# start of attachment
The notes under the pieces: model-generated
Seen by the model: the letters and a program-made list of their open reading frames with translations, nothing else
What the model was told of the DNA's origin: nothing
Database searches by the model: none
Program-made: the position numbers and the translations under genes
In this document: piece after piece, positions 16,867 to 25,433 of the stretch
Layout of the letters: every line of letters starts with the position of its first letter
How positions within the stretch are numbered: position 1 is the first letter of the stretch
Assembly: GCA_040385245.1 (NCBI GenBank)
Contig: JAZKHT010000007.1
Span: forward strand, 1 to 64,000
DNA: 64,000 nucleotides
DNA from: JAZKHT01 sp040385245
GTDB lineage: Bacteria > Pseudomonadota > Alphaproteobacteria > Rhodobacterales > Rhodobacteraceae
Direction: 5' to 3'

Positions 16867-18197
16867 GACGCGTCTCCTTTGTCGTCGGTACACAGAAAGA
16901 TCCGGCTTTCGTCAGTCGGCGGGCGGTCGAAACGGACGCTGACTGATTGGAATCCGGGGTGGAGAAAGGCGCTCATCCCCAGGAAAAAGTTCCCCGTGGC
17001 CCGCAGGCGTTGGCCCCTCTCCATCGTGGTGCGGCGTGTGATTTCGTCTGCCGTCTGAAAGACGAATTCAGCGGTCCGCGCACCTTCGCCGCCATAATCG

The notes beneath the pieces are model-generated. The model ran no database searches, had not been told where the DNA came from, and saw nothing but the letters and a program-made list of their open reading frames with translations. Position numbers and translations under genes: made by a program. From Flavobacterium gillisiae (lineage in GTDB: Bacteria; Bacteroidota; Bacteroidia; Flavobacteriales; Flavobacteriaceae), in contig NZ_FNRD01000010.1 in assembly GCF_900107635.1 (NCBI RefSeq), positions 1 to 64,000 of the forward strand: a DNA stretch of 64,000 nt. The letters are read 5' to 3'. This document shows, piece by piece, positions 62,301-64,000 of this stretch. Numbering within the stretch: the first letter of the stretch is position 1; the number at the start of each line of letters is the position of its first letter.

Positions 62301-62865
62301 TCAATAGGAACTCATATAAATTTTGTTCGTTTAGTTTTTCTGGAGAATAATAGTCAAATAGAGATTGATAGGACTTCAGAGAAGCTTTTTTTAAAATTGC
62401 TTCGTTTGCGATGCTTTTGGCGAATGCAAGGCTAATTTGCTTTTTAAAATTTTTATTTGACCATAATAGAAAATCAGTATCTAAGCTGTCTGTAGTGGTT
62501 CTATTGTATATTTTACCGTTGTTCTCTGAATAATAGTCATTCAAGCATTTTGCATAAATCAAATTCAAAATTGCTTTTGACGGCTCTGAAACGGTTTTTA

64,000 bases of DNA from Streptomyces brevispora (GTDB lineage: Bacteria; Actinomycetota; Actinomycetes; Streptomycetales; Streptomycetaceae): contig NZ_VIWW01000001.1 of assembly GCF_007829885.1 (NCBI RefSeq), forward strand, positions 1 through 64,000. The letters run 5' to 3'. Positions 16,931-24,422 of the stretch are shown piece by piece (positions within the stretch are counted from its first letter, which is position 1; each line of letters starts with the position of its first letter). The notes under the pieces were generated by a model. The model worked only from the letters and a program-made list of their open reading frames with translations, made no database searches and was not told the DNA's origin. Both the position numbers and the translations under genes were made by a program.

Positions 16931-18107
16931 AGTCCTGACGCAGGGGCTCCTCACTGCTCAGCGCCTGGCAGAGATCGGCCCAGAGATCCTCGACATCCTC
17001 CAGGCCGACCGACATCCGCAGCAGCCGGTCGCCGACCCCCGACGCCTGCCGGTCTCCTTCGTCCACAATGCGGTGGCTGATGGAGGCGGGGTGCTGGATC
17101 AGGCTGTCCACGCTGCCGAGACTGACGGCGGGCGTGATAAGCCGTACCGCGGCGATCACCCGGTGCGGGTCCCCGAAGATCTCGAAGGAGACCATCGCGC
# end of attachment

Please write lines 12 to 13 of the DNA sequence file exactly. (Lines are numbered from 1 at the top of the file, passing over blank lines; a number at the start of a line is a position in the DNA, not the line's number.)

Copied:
DNA: 64,000 nucleotides
DNA from: JAZKHT01 sp040385245